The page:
Just what kind of two and a half hour movie does nothing in the first seven minutes?
Contrast the opening of Apocalypse Now with the opening of a typical James Bond flick, or one of the Indiana Jones adventures. Those openings are jam packed with action. The opening of Apocalypse Now is jam packed with nothing.
Images, music, thoughts. Plotwise, nothing. Otherwise...
In his commentary on the opening scene, Coppola says that it was important to establish Capt. Willard’s character before he embarks “on this great journey.” And, yes, though nothing happens in this scene to advance or even to initiate the plot, those first seven and a half minutes do take us into Willard’s soul.
Those opening minutes do more than just reveal Willard’s soul. They get your neural tissue warmed up for the movie to come. They prime it (Wikipedia entry). What’s that mean? Just keep that notion in mind as we walk through the scene. You'll find out.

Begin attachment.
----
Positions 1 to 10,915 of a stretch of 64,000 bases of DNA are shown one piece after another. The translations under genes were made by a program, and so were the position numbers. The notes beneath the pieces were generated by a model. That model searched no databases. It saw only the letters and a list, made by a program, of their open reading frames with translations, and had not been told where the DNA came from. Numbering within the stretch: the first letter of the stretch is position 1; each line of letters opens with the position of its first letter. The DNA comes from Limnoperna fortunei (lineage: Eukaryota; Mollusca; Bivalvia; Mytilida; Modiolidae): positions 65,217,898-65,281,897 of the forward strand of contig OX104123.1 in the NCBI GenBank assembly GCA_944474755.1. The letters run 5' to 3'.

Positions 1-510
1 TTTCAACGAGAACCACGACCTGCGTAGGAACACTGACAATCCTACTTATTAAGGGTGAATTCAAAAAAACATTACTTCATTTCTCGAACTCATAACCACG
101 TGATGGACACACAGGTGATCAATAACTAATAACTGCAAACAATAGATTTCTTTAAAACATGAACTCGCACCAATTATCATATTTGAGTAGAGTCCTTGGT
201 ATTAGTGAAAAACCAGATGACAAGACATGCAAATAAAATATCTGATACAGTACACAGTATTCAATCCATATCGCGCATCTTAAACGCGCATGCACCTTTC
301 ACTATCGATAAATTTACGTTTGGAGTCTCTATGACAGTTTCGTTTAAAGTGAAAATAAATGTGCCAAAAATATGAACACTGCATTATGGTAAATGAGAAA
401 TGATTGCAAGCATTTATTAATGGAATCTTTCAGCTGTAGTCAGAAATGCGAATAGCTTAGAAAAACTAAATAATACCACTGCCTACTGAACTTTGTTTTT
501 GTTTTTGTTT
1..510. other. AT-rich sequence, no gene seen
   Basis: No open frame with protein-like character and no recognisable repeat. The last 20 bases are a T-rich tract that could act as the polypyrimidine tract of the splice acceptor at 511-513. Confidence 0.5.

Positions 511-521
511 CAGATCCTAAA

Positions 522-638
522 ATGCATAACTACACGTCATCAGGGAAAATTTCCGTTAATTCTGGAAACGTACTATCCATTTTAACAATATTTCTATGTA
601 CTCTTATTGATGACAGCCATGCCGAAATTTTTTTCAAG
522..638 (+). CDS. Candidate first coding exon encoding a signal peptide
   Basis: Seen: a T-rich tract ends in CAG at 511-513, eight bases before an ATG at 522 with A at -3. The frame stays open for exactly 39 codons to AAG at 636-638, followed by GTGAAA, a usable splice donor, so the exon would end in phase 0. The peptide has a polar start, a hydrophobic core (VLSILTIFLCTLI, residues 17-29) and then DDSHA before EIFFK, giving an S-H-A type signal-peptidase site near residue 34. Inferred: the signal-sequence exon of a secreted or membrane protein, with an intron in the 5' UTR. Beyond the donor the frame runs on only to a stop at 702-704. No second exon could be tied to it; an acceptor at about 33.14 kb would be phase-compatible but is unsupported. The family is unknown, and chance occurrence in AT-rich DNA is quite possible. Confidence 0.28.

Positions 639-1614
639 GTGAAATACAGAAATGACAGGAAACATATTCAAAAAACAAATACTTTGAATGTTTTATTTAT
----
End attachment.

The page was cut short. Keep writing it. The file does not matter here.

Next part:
The scene lasts for about seven minutes and 35 seconds and falls into three parts. In the first and third parts the sound track is dominated by The Doors performing The End. In the middle part we get Capt. Willard’s thoughts in voiceover. The patterns of imagery also differ among the parts.
1. Vietnam in the Mind
The film opens on a black screen. Throbbing comes up on the sound track. Jungle. Then a chopper moves across the screen. Music begins.
Flames start at the left, move right across the screen and engulf it. Jim Morrison starts singing: “This is the end, my beautiful friend . . . This is the end, my only friend the end.“
The end? Is Morrison singing of suicide, or only of death? And the movie’s title: Apocalypse Now. The apocalypse is the end, of the world as we know it. Still. We’re over a minute into this movie and nothing’s happened. We’ve not even seen the character whose soul Coppola is baring to us in this montage. A meditative beginning. The end, NOW?